Laos is generally a safe country, but like everywhere, you should follow some basic common sense rules. Petty crime does occur in the capital and other major towns, although not often. Take extra care during the big festivals, especially on the roads.

Practical Life - Do's & Don'ts

  • Always show respect for Lao people and their culture.
  • The standard greeting is a "nop" - hands together in front of the chest with a slight bow of the head. "Sabaidee" means hello.
  • Take off your shoes when entering someone's house and especially when entering a temple. Don't be surprised if some hotels & restaurants ask you to take off your shoes.
  • Temples and monks are all considered sacred - you should not touch a statue of Buddha and it is forbidden for women to touch a monk or their robes.
  • If you decide to get up early and enjoy the ritual of "Thak Bat" or Alms Giving Ceremony, please remember its a spiritual event. Don't try to take part or to get too close to the monks to take a photo.
  • Lao people are embarassed by public nudity or public displays of affection. You should try and minimize the amount of bare flesh; again especially in temples where the shoulders should be covered and women should wear trousers or a long skirt.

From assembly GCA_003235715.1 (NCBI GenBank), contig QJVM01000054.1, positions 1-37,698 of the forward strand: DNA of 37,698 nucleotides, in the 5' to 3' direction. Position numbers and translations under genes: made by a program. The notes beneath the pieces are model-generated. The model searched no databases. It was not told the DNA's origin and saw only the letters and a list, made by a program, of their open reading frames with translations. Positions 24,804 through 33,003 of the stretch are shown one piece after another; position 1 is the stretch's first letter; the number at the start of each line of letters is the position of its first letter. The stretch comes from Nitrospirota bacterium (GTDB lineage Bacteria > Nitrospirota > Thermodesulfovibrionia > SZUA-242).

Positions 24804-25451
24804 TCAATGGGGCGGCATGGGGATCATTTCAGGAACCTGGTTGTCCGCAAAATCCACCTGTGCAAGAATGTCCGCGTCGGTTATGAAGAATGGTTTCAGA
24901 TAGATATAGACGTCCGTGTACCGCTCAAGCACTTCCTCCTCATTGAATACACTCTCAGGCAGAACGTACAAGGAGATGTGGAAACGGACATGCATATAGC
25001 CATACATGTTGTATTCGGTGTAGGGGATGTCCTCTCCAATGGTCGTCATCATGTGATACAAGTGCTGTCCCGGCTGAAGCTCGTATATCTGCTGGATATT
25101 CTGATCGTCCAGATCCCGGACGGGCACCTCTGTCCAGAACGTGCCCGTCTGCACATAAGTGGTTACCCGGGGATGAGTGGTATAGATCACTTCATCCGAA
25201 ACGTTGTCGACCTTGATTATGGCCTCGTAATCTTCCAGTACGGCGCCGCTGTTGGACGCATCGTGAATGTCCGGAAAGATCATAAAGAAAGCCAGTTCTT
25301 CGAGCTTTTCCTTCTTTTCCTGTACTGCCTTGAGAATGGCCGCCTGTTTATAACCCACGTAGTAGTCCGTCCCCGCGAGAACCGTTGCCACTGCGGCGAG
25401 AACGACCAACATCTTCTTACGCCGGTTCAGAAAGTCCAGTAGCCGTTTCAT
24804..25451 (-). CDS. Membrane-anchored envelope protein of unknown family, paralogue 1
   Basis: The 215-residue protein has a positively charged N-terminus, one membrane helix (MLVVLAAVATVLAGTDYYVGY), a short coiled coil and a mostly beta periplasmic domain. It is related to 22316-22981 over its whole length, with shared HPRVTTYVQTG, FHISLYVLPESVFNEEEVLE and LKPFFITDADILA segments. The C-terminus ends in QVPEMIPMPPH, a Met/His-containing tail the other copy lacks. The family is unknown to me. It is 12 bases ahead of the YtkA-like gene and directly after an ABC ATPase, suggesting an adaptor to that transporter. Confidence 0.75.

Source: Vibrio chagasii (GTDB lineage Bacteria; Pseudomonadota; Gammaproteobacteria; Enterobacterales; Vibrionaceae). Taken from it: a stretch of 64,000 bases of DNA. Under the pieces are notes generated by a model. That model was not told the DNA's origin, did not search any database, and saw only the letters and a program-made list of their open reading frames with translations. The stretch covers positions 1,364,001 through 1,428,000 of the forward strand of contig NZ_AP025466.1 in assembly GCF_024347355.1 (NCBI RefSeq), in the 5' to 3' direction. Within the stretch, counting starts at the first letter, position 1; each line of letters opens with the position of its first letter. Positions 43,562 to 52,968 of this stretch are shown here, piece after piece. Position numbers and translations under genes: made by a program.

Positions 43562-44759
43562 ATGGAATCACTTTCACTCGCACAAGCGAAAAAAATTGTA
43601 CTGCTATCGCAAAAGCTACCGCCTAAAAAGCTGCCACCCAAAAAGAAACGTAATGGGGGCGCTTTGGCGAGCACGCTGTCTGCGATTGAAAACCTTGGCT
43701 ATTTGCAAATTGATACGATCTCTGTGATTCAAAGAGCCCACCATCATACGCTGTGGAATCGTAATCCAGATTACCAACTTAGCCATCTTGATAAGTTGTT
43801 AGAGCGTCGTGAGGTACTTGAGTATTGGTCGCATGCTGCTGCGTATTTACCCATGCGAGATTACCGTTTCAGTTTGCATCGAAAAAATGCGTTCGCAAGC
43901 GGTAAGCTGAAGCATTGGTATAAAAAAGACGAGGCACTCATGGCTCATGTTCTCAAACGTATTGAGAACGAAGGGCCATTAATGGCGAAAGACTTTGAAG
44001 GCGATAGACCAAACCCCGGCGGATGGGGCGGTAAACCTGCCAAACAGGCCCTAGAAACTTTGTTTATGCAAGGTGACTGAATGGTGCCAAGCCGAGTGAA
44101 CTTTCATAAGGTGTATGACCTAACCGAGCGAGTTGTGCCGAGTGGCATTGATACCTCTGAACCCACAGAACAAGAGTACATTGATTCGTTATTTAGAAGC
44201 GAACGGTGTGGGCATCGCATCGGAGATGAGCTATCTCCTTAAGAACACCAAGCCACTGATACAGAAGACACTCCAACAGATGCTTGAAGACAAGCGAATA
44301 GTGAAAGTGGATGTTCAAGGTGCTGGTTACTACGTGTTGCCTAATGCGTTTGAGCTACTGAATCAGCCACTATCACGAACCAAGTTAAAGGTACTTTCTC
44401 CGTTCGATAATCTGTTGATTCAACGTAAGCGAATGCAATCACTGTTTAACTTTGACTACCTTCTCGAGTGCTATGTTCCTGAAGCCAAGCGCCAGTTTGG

• Never point your feet at another person; it's considered a grave insult. Equally, the head is the highest part of the body & so touching someone's head will offend.
  • Drugs are illegal in Laos - using and/or dealing in drugs carry very severe penalties.
  • Always ask for permission before taking a photograph of one of the local people.


No vaccination is officially required to visit Laos, except for Yellow Fever for travellers from infected countries. However, it is recommended that visitors have up to date vaccinations against polio, typhoid, tetanus, hepatitis A & B & MMR. 

Malaria is the biggest threat in Laos. Consult your doctor before departure. From sunset, wear clothing that covers the maximum body surface area and use mosquito repellents on exposed areas. These precautions will also protect against Dengue Fever.

The health problems most common amongst travellers are digestive problems and diarrhoea which can be treated by drinking plenty of water and eating plain steamed rice. Try to avoid spicy foods and only drink bottled water.

More about Laos


Some basic tips to follow:

Do not drink tap water. If you have to drink tap water, filter and boil it first. It is advised to drink only bottled water, locally sourced or imported.
Avoid eating raw fish and raw meat, including poultry.
Use mosquito nets, repellents and sprays.

First Aid Kit:

We recommend that you bring Intetrix and Immodium for diarrhoea and stomach problems. A broad spectrum antibiotic, such as Clamoxyl, Aspirin or Doliprane for pain relief. Eye drops (especially if you are a contact lens wearer). Lysopain Locabiotal for sore throats. A high protective sunscreen. Vitamin C. Elastoplast 6 cm tape for blisters. Tubes of Betadine cream 10% for wound dressings (although this can be found in local pharmacies). Take your usual medication. Anti-mosquito lotion, creams or sticks.